Is IB's 1099 for 2001 wrong?

Discussion in 'Retail Brokers' started by Ronin, Feb 13, 2002.

  1. Ronin

    Ronin

    This discussion was started on another on the "IB tax record keeping" thread, but I believe it deserves its own thread.

    IB's 1099 does not include commissions when reporting the "Gross Proceeds" from trades. All of my other broker's include the cost of commissions, ie., commissions are deducted from the proceeds.

    I feel that IB's version is wrong because what we report for total sales for 2001 will NOT match what IB is reporting to the IRS. And there is no way for the IRS to know how much we paid for commissions on each transaction. Thus, the IRS would be led to believe that we are UNDERreporting our profits (or overreporting our losses).
     
  2. jsmith

    jsmith

    Last weekend, I went over all my trades from all my different accounts and matched them. The only numbers that didn't match were from IB.

    I used:
    http://www.ingenit.com/tradepair/

    Imported my trades and confirmed the totals for every month
    before I combined them all together for the whole year. My
    Sales total did not match my IB 1099.

    My example is posted in this page:
    http://www.elitetrader.com/vb/showthread.php?s=&threadid=2259&perpage=6&pagenumber=6

    Either IB fixes its accounting practices to follow the standards
    of all OTHER brokerages or the IRS will have to investigate
    why all IB customer's schedule D doesn't match.

    BTW - I love the cheap commissions and fast execution at IB.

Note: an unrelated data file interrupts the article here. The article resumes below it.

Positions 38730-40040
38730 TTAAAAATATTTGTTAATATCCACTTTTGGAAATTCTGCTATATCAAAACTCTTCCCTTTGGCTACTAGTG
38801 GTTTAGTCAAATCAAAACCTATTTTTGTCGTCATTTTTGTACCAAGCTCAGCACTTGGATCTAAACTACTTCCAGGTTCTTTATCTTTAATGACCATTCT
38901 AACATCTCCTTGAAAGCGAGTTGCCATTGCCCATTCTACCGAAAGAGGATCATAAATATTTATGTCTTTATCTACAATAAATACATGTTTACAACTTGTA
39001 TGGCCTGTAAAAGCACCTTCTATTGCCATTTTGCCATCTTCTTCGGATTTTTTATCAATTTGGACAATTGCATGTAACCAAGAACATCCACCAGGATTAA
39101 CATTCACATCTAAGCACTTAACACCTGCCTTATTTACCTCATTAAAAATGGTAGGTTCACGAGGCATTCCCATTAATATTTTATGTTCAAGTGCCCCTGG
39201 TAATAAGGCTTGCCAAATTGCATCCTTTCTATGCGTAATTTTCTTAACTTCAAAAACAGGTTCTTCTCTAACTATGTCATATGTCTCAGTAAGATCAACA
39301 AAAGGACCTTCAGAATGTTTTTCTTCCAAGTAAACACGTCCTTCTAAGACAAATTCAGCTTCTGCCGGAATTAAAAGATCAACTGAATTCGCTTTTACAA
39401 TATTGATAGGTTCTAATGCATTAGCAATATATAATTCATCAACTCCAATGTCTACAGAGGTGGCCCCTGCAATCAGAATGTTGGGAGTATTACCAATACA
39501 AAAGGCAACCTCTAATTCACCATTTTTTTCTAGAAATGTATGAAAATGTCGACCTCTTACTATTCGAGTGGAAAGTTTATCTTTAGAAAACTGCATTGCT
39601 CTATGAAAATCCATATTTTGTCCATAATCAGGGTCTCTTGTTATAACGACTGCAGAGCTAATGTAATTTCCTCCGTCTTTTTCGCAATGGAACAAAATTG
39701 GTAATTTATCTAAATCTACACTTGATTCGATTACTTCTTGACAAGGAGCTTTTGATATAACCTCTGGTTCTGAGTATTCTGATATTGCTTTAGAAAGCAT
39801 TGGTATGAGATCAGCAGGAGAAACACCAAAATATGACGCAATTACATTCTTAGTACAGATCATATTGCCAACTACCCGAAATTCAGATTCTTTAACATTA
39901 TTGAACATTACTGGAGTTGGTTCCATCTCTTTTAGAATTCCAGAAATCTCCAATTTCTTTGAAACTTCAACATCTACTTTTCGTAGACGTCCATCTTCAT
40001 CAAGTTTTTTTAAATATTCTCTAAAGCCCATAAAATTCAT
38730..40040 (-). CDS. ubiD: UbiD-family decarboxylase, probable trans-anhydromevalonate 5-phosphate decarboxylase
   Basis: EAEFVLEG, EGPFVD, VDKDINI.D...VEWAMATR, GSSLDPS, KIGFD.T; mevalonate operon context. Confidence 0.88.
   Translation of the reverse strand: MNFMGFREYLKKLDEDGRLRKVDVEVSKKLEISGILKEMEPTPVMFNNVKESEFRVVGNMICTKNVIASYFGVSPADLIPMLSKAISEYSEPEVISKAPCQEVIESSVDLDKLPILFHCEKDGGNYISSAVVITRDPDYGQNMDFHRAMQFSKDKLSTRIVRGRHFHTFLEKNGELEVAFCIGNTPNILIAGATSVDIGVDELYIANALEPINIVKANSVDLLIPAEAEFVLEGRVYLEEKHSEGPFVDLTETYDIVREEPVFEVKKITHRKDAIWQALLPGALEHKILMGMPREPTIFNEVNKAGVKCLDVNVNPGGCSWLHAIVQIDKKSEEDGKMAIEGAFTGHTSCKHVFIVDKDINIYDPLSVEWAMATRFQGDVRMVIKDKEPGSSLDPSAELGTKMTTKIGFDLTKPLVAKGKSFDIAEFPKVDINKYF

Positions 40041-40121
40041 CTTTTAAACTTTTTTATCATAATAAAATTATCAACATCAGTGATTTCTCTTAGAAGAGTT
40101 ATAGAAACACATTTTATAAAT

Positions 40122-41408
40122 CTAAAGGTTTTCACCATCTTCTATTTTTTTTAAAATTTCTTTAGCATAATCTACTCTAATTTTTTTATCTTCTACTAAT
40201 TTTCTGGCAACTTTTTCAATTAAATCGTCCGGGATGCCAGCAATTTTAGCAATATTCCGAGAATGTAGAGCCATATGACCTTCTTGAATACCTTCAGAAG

3. Htrader

    Htrader Guest

    From the IB Website:

    "The 1099B form is not a reflection of capital gains or Profit & Loss (P&L). It is the customer's responsibility to calculate gains or losses. No option trade information is included on the 1099B. Commissions are not included on the 1099B."

    I believe other brokerages like Datek do include commissions, so we do have a problem here.
     
  4. Ronin

    Ronin

    By the way, my other accounts are at TradeStation (1099 issued by Bear Stearns), TD Waterhouse and Schwab. Not exactly fly-by-night operations. IB is the only broker that does not include the cost of commissions in computing Gross Proceeds on the 1099. Either BS, TDW and Schwab is wrong and IB is right or the other way around. Both sides cannot be right. Obviously, there needs to be consistency in reporting to the IRS. If no standards existed in this regard, another broker, for instance, could decide to compute commissions for Gross Proceeds only if commissions were greater than $20 -- and so forth. Since the other brokers' method is time-tested and makes sense to the IRS (it can easily see the taxpayer accurately reported his sales), I can't see how IB's method is correct.
     
  5. Guys, I really don't think any of this is a problem. Simply add the commission cost into your basis and problem solved. It's no different than a real estate transaction reported on a sched. D. You sell the property and add the cost(s) of the transaction to your basis, then figure your profit by subtracting basis from proceeds. It's just a book keeping variation, not some kind of major accounting blunder.